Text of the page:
News & Announcements
US FDA revokes potassium perchlorate FCM authorisation
08 May 2017
The US FDA is amending its food additive regulations to revoke the use of potassium perchlorate as a component in sealing gaskets for food containers.

The agency says the action comes in response to a food additive petition (FAP) filed by the Plastics Industry Association (PLASTICS – formerly SPI), which provided information to support its claim that use of the substance has been abandoned by industry.

But NGO pressure on perchlorates has also been mounting. Six consumer advocacy groups filed suit against the FDA last year for its failure to act on a 2014 petition that, among other requests, called for revoking this use.

In a separate Federal Register notice, the FDA said it is denying the NGOs’ petition. The requested action regarding potassium perchlorate has been rendered "moot" by its final rule, the agency said.

The petition had also requested that the agency:

revoke a threshold of regulation (TOR) exemption for the use of sodium perchlorate monohydrate as a conductivity enhancer in antistatic agents, for use in finished articles in contact with dry foods; and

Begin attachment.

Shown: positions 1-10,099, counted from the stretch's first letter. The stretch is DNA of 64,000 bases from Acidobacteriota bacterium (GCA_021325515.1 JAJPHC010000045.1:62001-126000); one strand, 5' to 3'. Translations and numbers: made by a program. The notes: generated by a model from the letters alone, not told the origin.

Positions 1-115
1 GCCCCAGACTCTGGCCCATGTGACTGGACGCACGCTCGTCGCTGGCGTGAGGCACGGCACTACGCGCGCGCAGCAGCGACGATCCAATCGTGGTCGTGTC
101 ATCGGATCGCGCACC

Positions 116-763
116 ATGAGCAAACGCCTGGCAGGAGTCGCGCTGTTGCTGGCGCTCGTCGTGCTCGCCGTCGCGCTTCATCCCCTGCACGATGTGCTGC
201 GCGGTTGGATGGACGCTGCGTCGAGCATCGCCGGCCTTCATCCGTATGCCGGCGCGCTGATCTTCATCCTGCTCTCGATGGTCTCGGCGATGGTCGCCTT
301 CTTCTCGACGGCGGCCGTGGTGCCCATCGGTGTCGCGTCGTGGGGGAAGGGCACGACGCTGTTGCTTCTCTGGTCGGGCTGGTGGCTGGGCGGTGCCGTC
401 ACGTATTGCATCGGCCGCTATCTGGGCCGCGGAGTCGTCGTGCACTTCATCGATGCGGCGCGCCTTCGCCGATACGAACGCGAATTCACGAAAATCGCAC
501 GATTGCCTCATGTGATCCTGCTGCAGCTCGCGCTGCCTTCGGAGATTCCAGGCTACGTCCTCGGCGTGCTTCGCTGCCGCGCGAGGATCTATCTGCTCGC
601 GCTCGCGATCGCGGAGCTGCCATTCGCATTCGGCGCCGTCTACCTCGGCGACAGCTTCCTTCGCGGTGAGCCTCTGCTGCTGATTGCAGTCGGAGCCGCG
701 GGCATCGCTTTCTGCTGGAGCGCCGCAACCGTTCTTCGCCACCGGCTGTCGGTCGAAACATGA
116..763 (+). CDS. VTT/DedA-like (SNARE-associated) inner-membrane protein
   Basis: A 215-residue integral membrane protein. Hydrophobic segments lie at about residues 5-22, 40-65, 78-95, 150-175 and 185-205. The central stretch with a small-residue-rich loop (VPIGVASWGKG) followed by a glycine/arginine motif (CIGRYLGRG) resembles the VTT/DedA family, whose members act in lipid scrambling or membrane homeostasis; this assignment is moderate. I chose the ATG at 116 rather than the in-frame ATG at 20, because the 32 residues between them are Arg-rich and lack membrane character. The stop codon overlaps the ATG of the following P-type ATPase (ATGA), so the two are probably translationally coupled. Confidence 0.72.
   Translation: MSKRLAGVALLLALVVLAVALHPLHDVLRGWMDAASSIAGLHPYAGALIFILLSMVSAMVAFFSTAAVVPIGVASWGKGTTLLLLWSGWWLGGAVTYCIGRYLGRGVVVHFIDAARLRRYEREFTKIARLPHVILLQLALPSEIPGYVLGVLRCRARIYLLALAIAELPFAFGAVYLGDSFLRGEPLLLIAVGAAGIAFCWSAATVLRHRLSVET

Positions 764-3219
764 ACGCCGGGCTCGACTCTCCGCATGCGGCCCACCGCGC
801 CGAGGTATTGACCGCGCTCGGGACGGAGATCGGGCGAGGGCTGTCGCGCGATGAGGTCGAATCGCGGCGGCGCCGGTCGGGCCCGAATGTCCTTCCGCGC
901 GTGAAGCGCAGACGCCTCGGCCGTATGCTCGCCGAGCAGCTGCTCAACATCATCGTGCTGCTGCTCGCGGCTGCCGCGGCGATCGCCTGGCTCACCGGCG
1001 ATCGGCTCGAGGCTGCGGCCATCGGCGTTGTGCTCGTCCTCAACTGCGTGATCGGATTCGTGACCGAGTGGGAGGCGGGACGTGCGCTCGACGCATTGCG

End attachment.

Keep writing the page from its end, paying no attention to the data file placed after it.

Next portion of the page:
prohibit the use of perchlorates in antistatic agents for use in food-contact articles.
In its response, the FDA said that the requests are outside the scope of a FAP. It also determined that the dietary exposure to sodium perchlorate monohydrate, resulting from the use allowed by the exemption, does not exceed exemption criteria, and that the data provided in the petition "do not support a conclusion that TOR exemption No 2005-006 is no longer supportable".

This conclusion also means that proposing a regulation to prohibit their use in antistatic agents "would be inconsistent" with its findings.

It therefore denied these requests.

PLASTICS’ senior director of global regulatory affairs, Kyra Douglas, says the agency’s response to the industry petition "provides a path forward for FDA, industry and environmental groups to work together to de-list additional substances that may no longer be used in food packaging."

But Erik Olson, director of the health programme at the Natural Resources Defense Council (NRDC), called the agency’s denial of the NGO petition a "bad decision" that "ignores the science and the law".

"Perchlorate impairs hormone production critical to brain development, so it is especially harmful to foetuses, infants and young kids. FDA has all the evidence it needs that it’s a public health threat," he added.

The NGO said it will be looking at its legal options to challenge the determination.

The final rule to revoke the authorisation of potassium perchlorate as a component in sealing gaskets includes a 30-day period, during which those adversely affected may file an objection.